Your cart is empty.
Madeline Kahn - Being the Music, A Life

Madeline Kahn

Being the Music, A Life

By William V. Madison
Series: Hollywood Legends Series
Paperback : 9781496809599, 372 pages, 48 b&w photographs, September 2016
Hardcover : 9781617037610, 336 pages, 48 b&w photographs, April 2015

The first biography of the great comedic actress and star of stage and screen

Description

Best known for her Oscar-nominated roles in the smash hits Paper Moon and Blazing Saddles, Madeline Kahn (1942–1999) was one of the most popular comedians of her time—and one of the least understood. In private, she was as reserved and refined as her characters were bold and bawdy. Almost a Method actor in her approach, she took her work seriously. When crew members and audiences laughed, she asked why—as if they were laughing at her—and all her life she remained unsure of her gifts.

William V. Madison examines Kahn's film career, including not only her triumphs with Mel Brooks and Peter Bogdanovich, but also her overlooked performances in The Adventure of Sherlock Holmes' Smarter Brother and Judy Berlin, her final film. Her work in television—notably her sitcoms—also comes into focus. New York theater showered her with accolades, but also with remarkably bad luck, culminating in a disastrous outing in On the Twentieth Century that wrecked her reputation on Broadway. Only with her Tony-winning performance in The Sisters Rosensweig, fifteen years later, did Kahn regain her standing.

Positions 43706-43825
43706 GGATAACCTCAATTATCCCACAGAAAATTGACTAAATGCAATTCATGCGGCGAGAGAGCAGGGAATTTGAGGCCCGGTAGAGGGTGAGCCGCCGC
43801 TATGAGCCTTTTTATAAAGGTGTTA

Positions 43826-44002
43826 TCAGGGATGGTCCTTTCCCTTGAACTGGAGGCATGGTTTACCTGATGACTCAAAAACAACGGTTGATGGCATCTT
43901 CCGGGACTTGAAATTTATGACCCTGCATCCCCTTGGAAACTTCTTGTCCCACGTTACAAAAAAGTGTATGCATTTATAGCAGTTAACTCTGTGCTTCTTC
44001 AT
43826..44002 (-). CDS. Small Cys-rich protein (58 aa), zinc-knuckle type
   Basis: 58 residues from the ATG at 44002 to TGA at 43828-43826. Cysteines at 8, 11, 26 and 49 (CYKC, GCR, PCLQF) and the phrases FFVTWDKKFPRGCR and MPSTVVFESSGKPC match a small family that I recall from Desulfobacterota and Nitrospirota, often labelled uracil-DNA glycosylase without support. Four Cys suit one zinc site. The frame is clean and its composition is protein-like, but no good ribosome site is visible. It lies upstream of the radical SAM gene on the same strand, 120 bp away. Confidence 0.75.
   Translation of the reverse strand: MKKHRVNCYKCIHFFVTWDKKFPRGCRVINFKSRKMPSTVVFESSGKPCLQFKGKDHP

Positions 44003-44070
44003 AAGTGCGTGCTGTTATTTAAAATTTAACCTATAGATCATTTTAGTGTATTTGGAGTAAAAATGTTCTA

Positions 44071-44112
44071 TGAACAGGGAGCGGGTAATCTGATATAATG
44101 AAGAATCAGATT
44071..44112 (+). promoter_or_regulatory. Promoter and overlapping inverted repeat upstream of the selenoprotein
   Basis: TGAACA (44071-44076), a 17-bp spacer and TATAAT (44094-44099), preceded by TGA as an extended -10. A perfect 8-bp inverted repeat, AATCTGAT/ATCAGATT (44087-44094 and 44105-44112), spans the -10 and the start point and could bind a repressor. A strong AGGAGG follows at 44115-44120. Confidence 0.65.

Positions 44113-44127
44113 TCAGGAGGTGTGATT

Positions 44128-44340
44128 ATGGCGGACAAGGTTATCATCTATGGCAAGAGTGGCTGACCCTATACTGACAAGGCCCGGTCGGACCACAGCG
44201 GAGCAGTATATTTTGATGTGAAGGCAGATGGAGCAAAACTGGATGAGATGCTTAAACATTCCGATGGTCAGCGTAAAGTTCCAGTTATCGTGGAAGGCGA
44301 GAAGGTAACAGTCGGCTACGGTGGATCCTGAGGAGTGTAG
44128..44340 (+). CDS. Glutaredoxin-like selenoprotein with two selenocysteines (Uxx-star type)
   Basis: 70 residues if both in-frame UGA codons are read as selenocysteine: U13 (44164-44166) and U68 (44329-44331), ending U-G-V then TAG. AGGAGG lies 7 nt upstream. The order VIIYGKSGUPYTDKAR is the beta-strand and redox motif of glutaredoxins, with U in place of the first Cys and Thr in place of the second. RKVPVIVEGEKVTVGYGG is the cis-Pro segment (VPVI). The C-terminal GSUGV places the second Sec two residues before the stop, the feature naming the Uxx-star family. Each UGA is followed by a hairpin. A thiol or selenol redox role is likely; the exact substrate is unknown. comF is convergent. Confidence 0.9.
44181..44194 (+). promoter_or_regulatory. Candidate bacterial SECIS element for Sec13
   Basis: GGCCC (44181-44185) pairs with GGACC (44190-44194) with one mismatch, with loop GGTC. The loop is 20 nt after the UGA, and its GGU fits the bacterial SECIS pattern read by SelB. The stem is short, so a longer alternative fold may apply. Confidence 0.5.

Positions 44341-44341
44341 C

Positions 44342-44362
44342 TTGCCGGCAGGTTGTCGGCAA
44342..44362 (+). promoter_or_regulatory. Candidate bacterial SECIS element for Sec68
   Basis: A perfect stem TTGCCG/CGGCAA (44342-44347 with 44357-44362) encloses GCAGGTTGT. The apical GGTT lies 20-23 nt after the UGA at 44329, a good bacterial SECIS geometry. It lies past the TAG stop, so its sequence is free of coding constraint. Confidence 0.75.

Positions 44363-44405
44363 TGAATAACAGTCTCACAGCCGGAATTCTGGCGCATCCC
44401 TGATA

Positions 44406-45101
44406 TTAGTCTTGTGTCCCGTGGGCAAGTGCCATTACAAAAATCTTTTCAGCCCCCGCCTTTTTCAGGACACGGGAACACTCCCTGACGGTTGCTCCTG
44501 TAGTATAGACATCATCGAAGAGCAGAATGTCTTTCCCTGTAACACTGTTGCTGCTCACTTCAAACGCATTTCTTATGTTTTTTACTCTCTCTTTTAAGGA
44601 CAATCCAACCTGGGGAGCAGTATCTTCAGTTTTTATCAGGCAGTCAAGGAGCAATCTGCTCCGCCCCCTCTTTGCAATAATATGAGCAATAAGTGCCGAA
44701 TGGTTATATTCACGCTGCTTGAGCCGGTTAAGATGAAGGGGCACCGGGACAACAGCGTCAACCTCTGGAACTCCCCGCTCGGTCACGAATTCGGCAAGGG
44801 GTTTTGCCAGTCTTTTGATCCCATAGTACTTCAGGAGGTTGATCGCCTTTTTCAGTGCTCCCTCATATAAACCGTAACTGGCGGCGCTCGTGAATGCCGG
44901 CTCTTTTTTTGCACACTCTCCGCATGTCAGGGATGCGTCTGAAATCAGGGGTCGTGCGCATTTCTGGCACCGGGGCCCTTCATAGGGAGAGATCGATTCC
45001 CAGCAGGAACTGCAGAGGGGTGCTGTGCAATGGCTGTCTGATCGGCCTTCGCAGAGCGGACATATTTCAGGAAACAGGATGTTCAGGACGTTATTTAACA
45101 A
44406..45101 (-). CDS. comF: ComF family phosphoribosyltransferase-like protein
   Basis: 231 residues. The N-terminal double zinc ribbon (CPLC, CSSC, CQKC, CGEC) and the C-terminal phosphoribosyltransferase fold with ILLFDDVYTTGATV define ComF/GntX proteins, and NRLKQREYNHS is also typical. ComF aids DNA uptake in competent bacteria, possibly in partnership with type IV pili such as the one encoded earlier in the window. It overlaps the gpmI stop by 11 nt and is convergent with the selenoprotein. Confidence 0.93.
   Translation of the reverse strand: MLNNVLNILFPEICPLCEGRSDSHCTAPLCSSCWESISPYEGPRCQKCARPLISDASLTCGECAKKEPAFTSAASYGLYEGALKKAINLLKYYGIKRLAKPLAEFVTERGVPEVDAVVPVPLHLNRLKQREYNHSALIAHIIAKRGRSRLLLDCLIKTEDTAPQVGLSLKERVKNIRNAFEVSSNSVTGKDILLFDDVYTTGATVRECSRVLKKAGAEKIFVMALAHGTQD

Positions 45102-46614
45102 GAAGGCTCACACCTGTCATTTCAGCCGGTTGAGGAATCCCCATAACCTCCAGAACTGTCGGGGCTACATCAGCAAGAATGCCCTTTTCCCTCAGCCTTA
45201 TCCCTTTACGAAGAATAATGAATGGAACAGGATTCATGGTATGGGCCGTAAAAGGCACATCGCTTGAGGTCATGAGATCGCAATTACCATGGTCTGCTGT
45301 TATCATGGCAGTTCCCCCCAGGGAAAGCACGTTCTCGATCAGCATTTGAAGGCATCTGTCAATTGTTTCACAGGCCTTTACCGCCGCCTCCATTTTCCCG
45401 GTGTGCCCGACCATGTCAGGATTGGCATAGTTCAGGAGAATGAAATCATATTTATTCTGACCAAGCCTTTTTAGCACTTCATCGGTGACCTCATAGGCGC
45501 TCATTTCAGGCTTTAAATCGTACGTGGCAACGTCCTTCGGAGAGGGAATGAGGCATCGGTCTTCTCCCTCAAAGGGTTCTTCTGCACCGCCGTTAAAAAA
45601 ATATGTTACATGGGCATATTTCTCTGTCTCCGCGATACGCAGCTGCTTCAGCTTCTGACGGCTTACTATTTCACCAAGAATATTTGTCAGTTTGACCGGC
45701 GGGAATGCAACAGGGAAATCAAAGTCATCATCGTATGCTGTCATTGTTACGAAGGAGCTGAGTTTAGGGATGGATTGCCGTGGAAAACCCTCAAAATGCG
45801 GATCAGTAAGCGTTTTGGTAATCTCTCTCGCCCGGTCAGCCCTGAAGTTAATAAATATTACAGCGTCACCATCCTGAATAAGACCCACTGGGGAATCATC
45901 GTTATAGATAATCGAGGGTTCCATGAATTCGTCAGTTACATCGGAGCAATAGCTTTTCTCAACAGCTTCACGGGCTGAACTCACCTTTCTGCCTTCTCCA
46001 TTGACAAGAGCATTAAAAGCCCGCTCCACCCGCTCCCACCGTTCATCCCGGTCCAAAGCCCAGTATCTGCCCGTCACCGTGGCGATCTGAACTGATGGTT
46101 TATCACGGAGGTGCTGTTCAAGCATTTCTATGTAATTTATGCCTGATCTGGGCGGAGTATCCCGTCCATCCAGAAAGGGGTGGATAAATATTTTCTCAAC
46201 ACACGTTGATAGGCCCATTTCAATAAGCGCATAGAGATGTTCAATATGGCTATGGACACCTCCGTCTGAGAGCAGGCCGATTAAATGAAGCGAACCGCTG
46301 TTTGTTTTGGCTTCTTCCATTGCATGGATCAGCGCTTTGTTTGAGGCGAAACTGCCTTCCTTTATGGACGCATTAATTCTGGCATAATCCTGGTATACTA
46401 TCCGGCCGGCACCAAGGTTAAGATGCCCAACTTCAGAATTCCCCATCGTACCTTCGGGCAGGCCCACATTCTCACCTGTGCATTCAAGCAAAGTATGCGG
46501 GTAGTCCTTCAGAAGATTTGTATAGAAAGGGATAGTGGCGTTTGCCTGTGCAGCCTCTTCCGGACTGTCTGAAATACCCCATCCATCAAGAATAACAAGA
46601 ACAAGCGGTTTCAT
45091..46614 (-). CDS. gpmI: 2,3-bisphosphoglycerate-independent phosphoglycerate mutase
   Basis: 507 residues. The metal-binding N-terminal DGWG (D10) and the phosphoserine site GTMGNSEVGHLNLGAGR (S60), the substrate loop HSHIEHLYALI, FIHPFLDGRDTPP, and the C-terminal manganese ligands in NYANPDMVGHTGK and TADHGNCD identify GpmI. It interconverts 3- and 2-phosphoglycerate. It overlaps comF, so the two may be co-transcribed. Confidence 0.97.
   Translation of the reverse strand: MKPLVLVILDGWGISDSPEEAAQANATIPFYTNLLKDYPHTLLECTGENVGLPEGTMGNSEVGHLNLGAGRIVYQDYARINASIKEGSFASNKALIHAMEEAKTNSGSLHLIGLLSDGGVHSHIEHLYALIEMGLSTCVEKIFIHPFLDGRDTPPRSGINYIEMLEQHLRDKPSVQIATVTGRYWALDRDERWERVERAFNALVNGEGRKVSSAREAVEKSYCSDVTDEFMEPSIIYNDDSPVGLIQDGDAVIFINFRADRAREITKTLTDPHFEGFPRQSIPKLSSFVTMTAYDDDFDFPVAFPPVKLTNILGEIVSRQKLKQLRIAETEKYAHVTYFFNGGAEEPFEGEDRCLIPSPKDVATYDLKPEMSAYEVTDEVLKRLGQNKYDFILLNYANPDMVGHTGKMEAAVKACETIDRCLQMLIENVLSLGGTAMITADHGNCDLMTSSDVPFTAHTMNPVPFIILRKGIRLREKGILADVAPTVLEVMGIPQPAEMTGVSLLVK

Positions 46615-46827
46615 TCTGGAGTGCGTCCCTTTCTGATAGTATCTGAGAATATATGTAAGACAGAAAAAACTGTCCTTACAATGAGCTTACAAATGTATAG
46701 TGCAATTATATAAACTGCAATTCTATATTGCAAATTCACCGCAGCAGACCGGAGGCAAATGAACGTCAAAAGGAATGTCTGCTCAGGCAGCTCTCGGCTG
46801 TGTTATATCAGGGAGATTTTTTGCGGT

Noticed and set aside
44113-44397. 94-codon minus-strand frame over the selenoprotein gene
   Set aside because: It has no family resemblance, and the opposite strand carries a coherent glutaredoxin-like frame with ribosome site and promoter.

Drawing on new interviews with family, friends, and such colleagues as Lily Tomlin, Carol Burnett, Gene Wilder, Harold Prince, and Eileen Brennan, as well as archival press and private writings, Madison uncovers Kahn's lonely childhood and her struggles as a single woman working to provide for her erratic mother. Above all, Madison reveals the paramount importance of music in Kahn's life. A talented singer, she entertained offers for operatic engagements long after she was an established Hollywood star, and she treated each script as a score. As Kahn told one friend, her ambition was “to be the music. ”

Reviews

By 1974, Kahn was by any measure a star. . . . But then, according to William V. Madison in Madeline Kahn: Being the Music, A Life, it all disappeared. The talent didn't disappear, mind you; but it seems that Kahn's faith in herself, which was never strong, deserted her altogether. . . . The book, mind you, is not depressing; it is illuminating. . . . Madison has followed her career step-by-step; every job seems to be discussed, including guest shots on television series.

- Steven Suskin, Huffington Post

A searching and compassionate study

- Michael Feingold, Theater Mania

Well-researched and insightful

- Associated Press

William V. Madison's detailed new biography . . . is a sad book; Kahn's career had more disappointments than triumphs, and her personal life was dominated by her parasite of a mother. But it reads well. Madison is adept at describing Kahn's performances, and he adores his subject and evinces great compassion for her. . . . Madison chronicles her life so lovingly that readers get a real fix on who she was and what made her so hilarious.